"I can't drink the water anyway. There is too much calcium in it," he said. "But what are you going to do? You are always a loser, and you will never be a winner."

Anderson acknowledges that selling city residents on the increases has been no easy chore, though he said an explanation usually helps.

"Nobody favors a rate increase, but most people that have questioned the necessity now understand why," he said. "That does not mean they are happy with it."

The rate increases have become enough of a burden that some residents say they might leave the city, particularly if rates continue to go up.

Jim Petrone, manager of Wilkerson Auto, believes that the higher rates threaten the viability of some businesses.

"I don't think the city thought this one through," Petrone said. "They are crippling us."

Wilkerson Auto, which sits south of downtown at the junction of Ponce de Leon Boulevard and S Broad Street, has been open since 1966. Now the business could fold, Petrone said, because the recently imposed public service tax has forced Wilkerson to charge more for propane gas, and he can't compete with businesses outside the city at the higher price.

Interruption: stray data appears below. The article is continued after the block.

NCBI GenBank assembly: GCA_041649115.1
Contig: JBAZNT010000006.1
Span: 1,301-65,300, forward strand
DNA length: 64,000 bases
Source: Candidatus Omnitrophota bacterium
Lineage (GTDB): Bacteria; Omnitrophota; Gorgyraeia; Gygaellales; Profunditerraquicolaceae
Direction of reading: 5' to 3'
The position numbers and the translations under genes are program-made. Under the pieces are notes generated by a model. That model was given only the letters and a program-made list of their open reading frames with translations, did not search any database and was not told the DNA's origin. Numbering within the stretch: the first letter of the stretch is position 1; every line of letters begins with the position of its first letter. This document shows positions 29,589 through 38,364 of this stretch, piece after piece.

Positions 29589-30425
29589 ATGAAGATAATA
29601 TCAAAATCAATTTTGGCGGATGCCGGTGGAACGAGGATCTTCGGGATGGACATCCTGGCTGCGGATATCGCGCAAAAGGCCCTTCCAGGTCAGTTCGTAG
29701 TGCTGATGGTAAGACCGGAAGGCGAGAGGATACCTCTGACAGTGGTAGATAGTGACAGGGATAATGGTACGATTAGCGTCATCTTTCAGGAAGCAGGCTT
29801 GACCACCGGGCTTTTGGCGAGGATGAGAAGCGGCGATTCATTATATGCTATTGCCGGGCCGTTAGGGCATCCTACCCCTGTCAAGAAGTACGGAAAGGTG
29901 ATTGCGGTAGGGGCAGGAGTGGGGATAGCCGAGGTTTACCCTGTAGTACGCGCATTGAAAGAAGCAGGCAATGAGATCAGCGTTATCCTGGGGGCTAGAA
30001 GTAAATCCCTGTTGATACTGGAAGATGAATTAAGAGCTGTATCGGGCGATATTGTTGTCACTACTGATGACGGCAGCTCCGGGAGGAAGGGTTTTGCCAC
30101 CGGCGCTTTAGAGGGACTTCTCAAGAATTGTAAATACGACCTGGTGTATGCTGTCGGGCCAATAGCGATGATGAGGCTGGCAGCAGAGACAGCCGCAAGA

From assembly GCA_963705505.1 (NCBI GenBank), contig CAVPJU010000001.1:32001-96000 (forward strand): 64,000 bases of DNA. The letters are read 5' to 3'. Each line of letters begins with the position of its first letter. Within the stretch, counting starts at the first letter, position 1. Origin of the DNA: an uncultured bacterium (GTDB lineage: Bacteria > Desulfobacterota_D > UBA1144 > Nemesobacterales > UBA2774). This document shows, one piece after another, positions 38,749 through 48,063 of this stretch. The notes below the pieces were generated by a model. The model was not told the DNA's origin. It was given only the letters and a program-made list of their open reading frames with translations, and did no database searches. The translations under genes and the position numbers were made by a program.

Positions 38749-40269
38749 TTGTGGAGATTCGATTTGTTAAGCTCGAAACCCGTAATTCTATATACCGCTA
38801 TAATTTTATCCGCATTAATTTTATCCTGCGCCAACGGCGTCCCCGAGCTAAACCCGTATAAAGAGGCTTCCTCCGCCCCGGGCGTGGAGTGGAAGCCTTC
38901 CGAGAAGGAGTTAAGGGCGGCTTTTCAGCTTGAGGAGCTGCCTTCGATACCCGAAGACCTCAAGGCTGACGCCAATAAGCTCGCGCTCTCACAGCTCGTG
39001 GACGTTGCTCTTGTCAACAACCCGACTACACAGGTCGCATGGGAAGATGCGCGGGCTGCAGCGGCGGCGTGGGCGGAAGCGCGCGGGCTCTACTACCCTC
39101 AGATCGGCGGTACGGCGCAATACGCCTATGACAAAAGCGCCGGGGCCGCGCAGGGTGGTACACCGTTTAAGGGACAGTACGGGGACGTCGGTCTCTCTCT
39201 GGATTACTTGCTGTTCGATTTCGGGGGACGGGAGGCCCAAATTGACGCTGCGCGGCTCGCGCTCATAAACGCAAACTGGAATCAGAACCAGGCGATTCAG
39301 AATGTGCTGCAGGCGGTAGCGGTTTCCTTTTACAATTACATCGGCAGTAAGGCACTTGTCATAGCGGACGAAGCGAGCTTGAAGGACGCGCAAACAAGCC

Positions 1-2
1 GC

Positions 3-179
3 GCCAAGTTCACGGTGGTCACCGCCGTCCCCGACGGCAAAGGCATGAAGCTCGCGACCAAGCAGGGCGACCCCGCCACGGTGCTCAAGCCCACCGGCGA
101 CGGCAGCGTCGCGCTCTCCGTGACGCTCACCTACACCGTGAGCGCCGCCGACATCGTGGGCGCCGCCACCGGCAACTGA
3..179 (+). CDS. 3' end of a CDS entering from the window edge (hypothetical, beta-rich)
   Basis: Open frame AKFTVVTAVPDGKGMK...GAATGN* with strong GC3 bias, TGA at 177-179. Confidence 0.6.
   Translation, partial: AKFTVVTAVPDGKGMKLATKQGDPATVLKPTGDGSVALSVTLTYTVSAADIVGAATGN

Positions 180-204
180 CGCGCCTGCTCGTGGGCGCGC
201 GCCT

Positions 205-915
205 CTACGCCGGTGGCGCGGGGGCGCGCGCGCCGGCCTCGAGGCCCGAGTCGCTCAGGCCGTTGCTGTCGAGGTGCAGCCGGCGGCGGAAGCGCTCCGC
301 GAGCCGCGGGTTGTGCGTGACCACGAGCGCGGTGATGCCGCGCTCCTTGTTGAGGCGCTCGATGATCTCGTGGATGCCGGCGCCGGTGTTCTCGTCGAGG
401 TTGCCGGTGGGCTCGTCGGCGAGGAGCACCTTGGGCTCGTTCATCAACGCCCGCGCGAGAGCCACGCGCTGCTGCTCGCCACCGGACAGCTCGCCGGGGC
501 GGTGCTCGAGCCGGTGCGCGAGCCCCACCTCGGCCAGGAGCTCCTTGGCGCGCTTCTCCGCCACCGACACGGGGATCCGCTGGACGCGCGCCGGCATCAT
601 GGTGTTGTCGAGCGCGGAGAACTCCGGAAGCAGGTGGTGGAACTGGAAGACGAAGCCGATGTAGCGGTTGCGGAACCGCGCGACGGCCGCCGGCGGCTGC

"The law is totally unfair," he said. "The county has not applied the tax, but the city has. It puts us at a real disadvantage."

To Petrone, the message the City Council has sent to an old business like the one he manages is that it can't do business in Brooksville.

"It's irritating not being competitive," said Petrone, pointing south down U.S. 41 to where businesses outside the city do not have to deal with the public service tax. "People are going to try to get cheaper prices. For electric and water and sewer, you can't shop around for the best price _ but for propane you can."

Under the law, businesses are taxed 10 percent on the retail sale of propane. That means Petrone would have to charge customers $11 for gas he would normally sell for $10. If he chooses not to raise his price, the business would receive $9 for every $10 sale.

"At $9, I don't make money to sustain the business," said Petrone, who lives outside the city.

Anderson said he was aware that the tax has placed some businesses in a bind.

"I can't say I don't understand why they are upset," he said.

Michael Ponds isn't happy, either.

Over the past two years, his average water consumption of 18,000 gallons a billing cycle was mostly because he waters his lawn. At that time, he was happy to pay between $60 and $65 a month.